A book of poems nine years old still deserves to be written about and to be read. This is true as a general statement, I think, though I'm saying it now with a specific title in mind: Rodger Kamenetz's the lowercase jew.
Maybe you know Rodger Kamenetz's book The Jew in the Lotus, the true story of the group of rabbis who went to Dharamsala, India, to meet with the Dalai Lama and offer him wisdom about surviving as a people in Diaspora. (When I first read that book, some 20 years ago, I remember thinking: wow, they took a poet along to tell the tale! I want to grow up to get that job.)
Maybe you know his The History of Last Night's Dream. (I interviewed him after that came out -- Dreaming with Rodger Kamenetz, Zeek magazine, 2008.) Or his more recent Burnt Books: Rabbi Nachman of Bratzlav and Franz Kafka. But unless you're a lover of Jewish poetry -- which, given that you're reading this blog, you might be -- you may or may not know his poetry. And you should know it, because it's really good.
I read his The Missing Jew: New and Selected Poems years ago, I think shortly after getting out of college. (I thought I'd reviewed it somewhere, but can't seem to dig up a link; I guess I just wrote about it in my paper about what makes Jewish literature Jewish, back when I was getting my MFA at Bennington.) But somehow I failed to pick up a copy of the lowercase jew until this fall. Nu, the good news is, poetry ages well. So it came out in 2003 and now it's almost 2013 -- big deal. The psalms were written God-knows-how-long-ago, and we still read them, don't we?
This is a tight, rich, thought-provoking collection of poems. Sometimes it is funny. Sometimes it is dark. Often both at once. Here, take these lines, from the beginning of the title poem (which comes with the explanatory tagline T. S. Eliot stands before a heavenly court. A burlesque.):
T.S., I got to tell you the emes--
Bleistein here, pardon the cigar.
Remember me, palms turned out,
Chicago Semite Viennese?
Like I'm some kind of ape?
You didn't like my baggy pants.
Now I'm here to take your measure.
To prosecute is dreck, but I got assigned.
You think God don't have a sense of humor?
It's punishment for you, but also me.
I have to read these farkakta lines
You wrote about the Jews.
Read them out loud. Read the whole poem out loud. (Of course, to do that, you'd have to buy the book. Hint.) As the poem continues, Kamenetz, in the persona of Bleistein, skillfully skewers Eliot's antisemitism. The dialogue between the prosecutor, Eliot himself, and the judge is sharp, unflinching, and -- this is clunky but I'm not sure how else to say it -- never abandons the purposes of poetry in order to make a point. This isn't an exegetical essay, it's poetry. But it manages to say what a good critical essay on the subject would say, while also being considerably more enjoyable.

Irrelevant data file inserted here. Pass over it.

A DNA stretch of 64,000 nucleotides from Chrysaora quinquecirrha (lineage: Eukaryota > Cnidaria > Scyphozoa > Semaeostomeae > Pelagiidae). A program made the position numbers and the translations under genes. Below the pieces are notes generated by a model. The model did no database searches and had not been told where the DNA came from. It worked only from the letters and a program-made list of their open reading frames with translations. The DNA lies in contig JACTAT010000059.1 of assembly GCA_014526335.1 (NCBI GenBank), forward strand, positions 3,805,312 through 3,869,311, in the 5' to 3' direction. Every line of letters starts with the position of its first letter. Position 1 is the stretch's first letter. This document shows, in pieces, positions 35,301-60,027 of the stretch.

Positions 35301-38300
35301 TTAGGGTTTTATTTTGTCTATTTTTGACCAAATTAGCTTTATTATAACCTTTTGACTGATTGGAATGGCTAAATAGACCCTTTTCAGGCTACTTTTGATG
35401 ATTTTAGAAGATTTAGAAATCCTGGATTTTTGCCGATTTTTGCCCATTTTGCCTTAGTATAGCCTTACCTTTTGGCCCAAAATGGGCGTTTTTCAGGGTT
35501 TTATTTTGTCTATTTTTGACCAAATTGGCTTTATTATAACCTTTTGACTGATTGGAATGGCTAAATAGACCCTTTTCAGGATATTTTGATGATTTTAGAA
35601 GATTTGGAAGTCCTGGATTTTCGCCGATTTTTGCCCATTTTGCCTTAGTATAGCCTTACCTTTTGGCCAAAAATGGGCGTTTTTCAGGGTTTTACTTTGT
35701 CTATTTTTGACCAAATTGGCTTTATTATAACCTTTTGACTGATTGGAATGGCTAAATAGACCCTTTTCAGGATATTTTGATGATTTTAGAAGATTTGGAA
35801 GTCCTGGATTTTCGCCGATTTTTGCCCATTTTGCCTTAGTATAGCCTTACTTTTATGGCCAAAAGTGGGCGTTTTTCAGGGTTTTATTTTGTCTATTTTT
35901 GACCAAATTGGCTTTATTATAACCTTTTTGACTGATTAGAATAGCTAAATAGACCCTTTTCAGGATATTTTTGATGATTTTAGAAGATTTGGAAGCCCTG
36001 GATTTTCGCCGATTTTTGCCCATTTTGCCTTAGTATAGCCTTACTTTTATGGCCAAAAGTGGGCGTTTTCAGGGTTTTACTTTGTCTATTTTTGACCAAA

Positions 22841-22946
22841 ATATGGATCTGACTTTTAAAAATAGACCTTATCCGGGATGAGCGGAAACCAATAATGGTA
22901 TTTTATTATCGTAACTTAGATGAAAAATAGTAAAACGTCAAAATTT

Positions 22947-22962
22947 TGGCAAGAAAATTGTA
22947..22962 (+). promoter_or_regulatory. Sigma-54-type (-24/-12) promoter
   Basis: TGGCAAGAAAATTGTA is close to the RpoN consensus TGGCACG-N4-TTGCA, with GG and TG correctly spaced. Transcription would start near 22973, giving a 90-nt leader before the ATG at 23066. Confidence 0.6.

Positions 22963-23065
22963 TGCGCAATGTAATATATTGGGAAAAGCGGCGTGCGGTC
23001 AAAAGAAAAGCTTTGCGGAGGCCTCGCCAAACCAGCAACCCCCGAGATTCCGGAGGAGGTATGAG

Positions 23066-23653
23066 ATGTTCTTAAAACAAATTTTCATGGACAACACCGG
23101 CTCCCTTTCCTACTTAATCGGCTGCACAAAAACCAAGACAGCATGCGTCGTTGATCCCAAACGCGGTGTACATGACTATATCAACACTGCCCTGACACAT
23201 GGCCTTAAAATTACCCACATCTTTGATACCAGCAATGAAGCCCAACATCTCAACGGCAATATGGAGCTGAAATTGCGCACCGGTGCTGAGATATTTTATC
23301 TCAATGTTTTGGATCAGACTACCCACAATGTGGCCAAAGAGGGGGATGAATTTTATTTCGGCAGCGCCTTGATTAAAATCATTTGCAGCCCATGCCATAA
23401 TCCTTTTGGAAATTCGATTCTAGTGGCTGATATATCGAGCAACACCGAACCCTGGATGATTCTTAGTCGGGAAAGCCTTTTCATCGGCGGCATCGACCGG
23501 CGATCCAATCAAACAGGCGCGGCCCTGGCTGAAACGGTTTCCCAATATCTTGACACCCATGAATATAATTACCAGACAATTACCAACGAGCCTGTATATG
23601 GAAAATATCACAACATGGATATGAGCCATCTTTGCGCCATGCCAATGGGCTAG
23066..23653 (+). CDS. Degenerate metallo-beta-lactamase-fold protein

Here's a taste of another poem in an entirely different vein. This comes from the poem titled "Genesis 1:1":
When Gods were beginning to make
the alphabet of heaven and earth,
the wind ruffled the black waters
and the earth had no name or form.
We make impossible requests
of fundamental texts
searching in a vowel
that dissolves as we penetrate...
If you know the opening lines of Torah in Hebrew, you'll see echoes of bereshit bara Elohim in the opening of this poem. And of ruach Elohim m'rachefet al pnei ha-mayyim, the breath of God(s) hovering over the face of the waters. But I love the idea that in the beginning -- or when God was beginning, as I prefer to translate, and apparently Rodger does too -- what was created was not form but text. And yes, as interpreters, as readers, we do make impossible requests of our fundamental text (don't you love the sound of those words? again, read them aloud, roll them around in your mouth.) Isn't that part of what makes us Jews?
The poem about reading Eicha (Lamentations) on Tisha b'Av in the Altneushul in Prague is one I have resolved to share with my community next Tisha b'Av. The comparison of the crabbed Hebrew text to wheels of tiny spikes or stings, the text's recitation to a spinning of prayer wheels -- and the poem's closing lines and their echo of the closing lines of that painful and powerful piece of sacred text!
One more tiny excerpt, because I can't resist. This is from the poem called, simply, "Rye":
Inside a caraway seed, half forgotten,
a hint of pepper and peppermint
locked in a small black boat.
Inside a framework of pores -- breaths
of yeast -- the boats slip in
to their holes...
A hint of pepper and peppermint / locked in a small black boat. I wish I had written those lines. What a perfect description of a caraway seed. And the sounds! The repeated plosives of pepper and peppermint, the rhyme of hint and mint framing that line like parentheses, the living sense of the breaths of yeast which permit the boats to find their docks. And I won't spoil the last line of the poem for you, except to say that it made me laugh out loud.
You'll find the Holocaust in this collection, with its very specific horrors. You'll find Torah (Noah, Jacob, the tablets of the covenant -- and the broken tablets of the covenant, which Talmud tells us were carried along with the whole ones, as we even now carry the shards of those who came before us.) Modern poetry, to be sure: this collection is in conversation with Pound and Eliot and Ginsburg. You'll find New Orleans turtle soup alongside the red-and-white swirl of borscht. (As a Jew from the south who grew up eating some pretty peculiar things -- yep, turtle soup in New Orleans was one of them -- I love those facing pages.) And the final poem is a rhapsody which manages to remind me both of Tanakh and of Whitman.
This is a beautiful volume of poems. Pick it up and see for yourself.